Driving around the North West corner from place to place was itself a highlight. The roads are excellent and the scenery is stunning. Which was good, because we did a lot of driving. From Cradle Mountain to Stanley, to Arthur River to Ulverstone to Hobart!

Arthur River was pretty cool. We did a very Tasmanian cruise along the Arthur River and had a guided walk through privately leased land alongside the river.

One of the biggest surprises for me were the spectacular beaches all along the north coast. Stanley is such a picturesque little town. It was a bit sad to see it wasn't doing as well as you would hope.

Ulverstone was much bigger than I'd thought - it had everything you could possibly need, and it's pretty close to Devonport too. Great fish and chips!

We're planning another trip up that way soon ~ hubby didn't get to do the 4WD track down the West Coast and is very keen to get the fat man actoss the Peiman!

Thursday, October 24, 2013

Loving the East Coast

Hubby's Dad came across ~ from Perth ~ a couple of months ago to meet bub. He's seen more of Tassie than us and suggested we head up the east coast and stay somewhere near Wineglass Bay so we could finally see it. I came across a great little place to stay ~ just out of Bicheno ~ called Bicheno Ocean View Retreat.

The view from the accommodation was so magnificent we didn't want to venture out! After awhile we did decide to go in search of dinner and discovered Bicheno has quite a few good food options. Night number two saw us staying in with local caught fresh fish because we couldn't pass up the opportunity.

Absolute highlight of the weekend was seeing Wineglass Bay. It is even more beautiful than the photos. Mostly because there's a bit of effort involved in just getting to the viewing platform! That's as far as we went as we weren't equipped for a proper walk and hubby was carrying 4 or 5 kilos of baby, otherwise known as a living, breathing hot water bottle! We will go back ~ I'm not leaving Tassie until I've been swimming at Wineglass Bay.

Exploring the Apple Isle with the Little Chicken

Wow! Who knew having a baby would take up every moment of every day!! We've never had so little free time. But we've also never had such good incentive to get out and about. We want our 'little chicken' ~ as she was somehow named on day one ~ to grow up with our love of this beautiful country, camping and 4WDing.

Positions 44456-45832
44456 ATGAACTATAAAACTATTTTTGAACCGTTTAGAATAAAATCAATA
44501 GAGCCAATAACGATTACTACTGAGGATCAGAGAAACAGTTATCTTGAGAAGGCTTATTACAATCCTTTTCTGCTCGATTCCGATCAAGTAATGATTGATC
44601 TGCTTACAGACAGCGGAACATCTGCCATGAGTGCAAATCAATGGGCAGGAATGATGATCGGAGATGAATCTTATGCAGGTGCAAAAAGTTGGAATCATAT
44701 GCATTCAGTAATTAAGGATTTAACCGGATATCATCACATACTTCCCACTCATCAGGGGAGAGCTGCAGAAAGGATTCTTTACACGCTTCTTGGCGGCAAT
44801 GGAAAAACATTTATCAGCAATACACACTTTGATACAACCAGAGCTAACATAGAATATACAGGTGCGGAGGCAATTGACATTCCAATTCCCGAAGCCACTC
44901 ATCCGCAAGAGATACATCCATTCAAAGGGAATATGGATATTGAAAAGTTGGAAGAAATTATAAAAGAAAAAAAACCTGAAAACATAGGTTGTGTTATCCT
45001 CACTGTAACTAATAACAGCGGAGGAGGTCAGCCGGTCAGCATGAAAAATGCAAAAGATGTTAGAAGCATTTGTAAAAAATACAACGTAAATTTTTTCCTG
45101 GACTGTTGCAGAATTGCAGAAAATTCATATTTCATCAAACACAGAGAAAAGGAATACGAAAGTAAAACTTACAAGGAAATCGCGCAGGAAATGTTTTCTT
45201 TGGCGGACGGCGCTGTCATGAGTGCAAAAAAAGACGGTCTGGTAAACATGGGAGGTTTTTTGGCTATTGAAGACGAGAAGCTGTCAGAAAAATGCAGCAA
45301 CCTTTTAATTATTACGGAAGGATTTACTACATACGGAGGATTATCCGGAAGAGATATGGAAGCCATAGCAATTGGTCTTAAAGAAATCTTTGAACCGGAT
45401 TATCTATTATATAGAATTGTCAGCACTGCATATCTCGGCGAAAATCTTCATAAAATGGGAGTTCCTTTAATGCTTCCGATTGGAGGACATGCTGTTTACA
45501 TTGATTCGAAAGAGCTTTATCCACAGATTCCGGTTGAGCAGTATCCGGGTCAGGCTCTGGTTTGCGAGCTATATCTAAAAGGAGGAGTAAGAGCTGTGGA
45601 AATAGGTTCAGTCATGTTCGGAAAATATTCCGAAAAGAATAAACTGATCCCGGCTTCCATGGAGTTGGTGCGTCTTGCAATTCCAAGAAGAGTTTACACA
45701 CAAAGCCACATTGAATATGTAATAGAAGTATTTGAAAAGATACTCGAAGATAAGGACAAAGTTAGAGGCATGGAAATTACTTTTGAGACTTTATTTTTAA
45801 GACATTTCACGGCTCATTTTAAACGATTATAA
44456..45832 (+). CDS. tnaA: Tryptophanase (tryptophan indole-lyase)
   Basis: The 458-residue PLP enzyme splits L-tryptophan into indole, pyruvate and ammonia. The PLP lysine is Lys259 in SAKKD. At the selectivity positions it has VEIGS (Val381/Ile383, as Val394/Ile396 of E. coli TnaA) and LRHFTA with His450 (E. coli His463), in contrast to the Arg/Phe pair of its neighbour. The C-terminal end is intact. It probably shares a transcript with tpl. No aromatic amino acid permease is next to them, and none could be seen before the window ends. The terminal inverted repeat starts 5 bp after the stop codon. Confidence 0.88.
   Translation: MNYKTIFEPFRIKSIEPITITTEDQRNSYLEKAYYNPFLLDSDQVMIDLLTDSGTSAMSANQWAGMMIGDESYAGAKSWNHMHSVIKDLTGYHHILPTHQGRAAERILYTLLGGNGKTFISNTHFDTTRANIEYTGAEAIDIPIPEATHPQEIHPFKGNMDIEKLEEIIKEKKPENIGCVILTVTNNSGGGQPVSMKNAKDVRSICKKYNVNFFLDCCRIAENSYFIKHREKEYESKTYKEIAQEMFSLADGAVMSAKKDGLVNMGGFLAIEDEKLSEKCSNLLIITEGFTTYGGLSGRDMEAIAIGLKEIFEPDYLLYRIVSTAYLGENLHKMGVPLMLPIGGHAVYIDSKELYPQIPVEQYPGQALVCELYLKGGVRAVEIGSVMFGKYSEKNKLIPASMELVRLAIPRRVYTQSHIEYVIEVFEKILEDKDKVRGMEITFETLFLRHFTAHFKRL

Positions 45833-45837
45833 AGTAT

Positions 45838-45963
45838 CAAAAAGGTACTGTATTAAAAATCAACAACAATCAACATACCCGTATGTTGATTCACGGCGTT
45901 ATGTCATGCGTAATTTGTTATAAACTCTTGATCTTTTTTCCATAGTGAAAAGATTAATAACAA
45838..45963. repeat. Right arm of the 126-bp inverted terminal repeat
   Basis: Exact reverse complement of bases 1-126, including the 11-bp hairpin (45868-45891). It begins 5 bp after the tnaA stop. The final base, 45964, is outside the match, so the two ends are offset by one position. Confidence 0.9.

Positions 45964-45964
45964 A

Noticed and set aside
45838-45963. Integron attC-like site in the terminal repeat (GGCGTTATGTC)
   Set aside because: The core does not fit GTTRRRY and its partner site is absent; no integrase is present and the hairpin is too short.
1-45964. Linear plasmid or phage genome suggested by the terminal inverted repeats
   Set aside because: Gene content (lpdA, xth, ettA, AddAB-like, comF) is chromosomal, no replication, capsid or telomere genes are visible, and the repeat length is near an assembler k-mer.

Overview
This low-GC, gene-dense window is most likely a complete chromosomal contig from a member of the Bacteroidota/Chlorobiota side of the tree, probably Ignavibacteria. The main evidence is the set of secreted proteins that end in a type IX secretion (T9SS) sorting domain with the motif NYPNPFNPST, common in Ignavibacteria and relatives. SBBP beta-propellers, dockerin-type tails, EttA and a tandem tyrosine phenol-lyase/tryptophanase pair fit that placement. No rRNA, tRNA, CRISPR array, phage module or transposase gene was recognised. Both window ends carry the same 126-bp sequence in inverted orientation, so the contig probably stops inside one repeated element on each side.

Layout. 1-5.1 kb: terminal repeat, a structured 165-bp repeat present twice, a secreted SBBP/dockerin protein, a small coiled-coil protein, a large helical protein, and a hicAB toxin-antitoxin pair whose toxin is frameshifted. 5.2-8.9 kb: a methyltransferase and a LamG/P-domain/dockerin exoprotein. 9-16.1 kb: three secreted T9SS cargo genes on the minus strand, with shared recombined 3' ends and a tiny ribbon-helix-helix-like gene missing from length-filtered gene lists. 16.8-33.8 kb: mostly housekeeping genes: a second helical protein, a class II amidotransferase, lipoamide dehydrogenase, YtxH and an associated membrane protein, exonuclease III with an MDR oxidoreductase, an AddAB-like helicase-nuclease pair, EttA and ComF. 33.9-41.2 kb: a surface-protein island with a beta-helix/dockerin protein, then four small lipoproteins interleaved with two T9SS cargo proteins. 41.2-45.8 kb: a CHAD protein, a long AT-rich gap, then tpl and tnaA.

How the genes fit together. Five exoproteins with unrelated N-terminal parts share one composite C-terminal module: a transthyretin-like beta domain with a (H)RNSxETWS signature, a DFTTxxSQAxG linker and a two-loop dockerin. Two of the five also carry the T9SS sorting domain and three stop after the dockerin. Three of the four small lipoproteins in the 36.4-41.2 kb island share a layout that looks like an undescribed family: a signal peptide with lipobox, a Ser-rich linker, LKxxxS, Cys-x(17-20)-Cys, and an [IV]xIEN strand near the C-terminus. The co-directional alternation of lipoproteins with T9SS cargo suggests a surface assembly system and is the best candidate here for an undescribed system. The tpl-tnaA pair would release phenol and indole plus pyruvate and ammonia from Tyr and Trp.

Our first trek as a family was the boat crossing from Melbourne back to Tassie. The little chicken was a dream and all went smoothly. Feeling confident after that experience, we set of for Launceston for a couple of nights in a hotel thanks to a great wotif.com deal. Things did not go quite as smoothly this time. The little chicken travelled well but decided to reinstate the night time screaming we thought she had well and truly outgrown. I feel very sorry for whoever was staying in the room next to us! As daytime was issue free, we made the most of it. The morning had us at the National Automobile Museum for its annual open day (free entry, lots of classics on show in the car park & a Lions Club sausage sizzle).

We also checked out Cataract Gorge. The north of the state had experienced torrential downpours and flooding just prior to our visit so the water was flowing at a fair clip. Very impressive and a bit frightening walking over a suspension bridge watching it rush by below. Gorgeous scenery and I'm hoping we get back in warmer weather so we can swim in the (submerged) pool I caught sight of!

After a great weekend mostly spent in the CBD of Launceston, the drive home actually had quite a lot to offer to the exploring experience. Hubby spotted a sign to Liffey Falls ~ about 50 k's out of Launceston ~ and we ducked down a narrow clay 'road' to see what the falls were like. After parking at a very nice camping / BBQ spot we trekked along a steep, windy path that followed a crystal clear river that became the beautiful Liffey Falls. Apparently the water crashing over the rocks was melted snow from Cradle Mountain.

Because I have become bored with the three main roads in Tasmania (apologies for the exaggeration Tasmanian's!) hubby suggested we head back to Hobart through Deloraine and Bothwell. We'd seen snow on mountains in the distance, and I was promised snow if we went back this way. I was not disappointed. It was magical. Snow lined the road and covered the ground around us. We jumped out for a couple of photo ops ~ even dragging bub out of her warm and comfy car seat for a quick snow bunny shot. If I had to choose the one thing I have loved most about our time in Tassie so far, it would have to be the snow. It's accessible and natural and makes me feel like a five year old child.

Tuesday, June 4, 2013

Missing Tassie